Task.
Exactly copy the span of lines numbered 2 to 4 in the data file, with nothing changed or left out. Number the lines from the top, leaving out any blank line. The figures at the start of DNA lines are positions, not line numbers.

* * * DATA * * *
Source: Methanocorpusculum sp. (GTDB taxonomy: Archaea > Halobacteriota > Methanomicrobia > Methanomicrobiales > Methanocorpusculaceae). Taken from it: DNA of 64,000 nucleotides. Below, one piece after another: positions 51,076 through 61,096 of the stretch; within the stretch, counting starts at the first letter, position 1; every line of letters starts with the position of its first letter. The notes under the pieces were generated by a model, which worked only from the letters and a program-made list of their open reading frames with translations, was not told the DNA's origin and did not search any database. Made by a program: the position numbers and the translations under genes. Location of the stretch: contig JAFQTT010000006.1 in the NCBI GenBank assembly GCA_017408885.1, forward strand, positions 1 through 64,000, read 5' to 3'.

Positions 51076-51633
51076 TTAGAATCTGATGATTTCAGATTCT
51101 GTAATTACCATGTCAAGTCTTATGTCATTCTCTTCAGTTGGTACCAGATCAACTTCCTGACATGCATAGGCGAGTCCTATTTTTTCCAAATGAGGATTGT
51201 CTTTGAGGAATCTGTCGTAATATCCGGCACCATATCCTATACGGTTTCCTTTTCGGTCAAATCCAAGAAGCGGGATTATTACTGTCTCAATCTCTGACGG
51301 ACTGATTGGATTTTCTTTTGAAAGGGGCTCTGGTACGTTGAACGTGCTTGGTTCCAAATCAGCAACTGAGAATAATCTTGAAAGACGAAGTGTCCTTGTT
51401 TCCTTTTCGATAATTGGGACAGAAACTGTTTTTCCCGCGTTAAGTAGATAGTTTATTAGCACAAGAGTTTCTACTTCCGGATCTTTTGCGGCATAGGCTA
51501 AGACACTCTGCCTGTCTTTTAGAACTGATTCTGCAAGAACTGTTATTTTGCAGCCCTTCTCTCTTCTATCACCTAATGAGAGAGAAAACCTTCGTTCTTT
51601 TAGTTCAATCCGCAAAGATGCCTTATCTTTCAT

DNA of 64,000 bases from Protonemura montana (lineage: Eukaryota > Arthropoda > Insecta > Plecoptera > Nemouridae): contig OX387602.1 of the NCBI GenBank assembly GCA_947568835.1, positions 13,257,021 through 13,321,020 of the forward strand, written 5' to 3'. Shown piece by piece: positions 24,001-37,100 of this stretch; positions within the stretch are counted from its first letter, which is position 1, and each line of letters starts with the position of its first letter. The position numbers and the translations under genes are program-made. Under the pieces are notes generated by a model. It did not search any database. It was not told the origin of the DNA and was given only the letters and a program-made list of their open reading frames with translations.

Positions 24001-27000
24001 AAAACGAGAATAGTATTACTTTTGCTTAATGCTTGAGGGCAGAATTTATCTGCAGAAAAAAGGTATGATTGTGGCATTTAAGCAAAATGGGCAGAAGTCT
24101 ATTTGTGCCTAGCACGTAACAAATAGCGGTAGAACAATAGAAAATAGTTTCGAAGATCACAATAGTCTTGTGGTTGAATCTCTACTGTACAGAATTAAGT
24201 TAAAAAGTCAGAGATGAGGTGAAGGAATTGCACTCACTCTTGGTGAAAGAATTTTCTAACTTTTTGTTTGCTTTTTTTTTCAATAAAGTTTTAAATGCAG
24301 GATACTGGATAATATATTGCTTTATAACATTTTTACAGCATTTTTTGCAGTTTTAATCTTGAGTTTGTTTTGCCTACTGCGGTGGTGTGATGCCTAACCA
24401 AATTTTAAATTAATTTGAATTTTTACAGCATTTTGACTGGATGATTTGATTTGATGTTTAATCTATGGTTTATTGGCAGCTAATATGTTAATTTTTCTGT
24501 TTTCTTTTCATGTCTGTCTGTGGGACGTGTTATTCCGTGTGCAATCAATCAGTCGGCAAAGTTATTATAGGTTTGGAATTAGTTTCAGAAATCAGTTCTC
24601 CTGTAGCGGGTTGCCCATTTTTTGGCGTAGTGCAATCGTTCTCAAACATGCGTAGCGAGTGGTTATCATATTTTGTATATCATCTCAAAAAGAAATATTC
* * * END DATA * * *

Positions 51076-51633
51076 TTAGAATCTGATGATTTCAGATTCT
51101 GTAATTACCATGTCAAGTCTTATGTCATTCTCTTCAGTTGGTACCAGATCAACTTCCTGACATGCATAGGCGAGTCCTATTTTTTCCAAATGAGGATTGT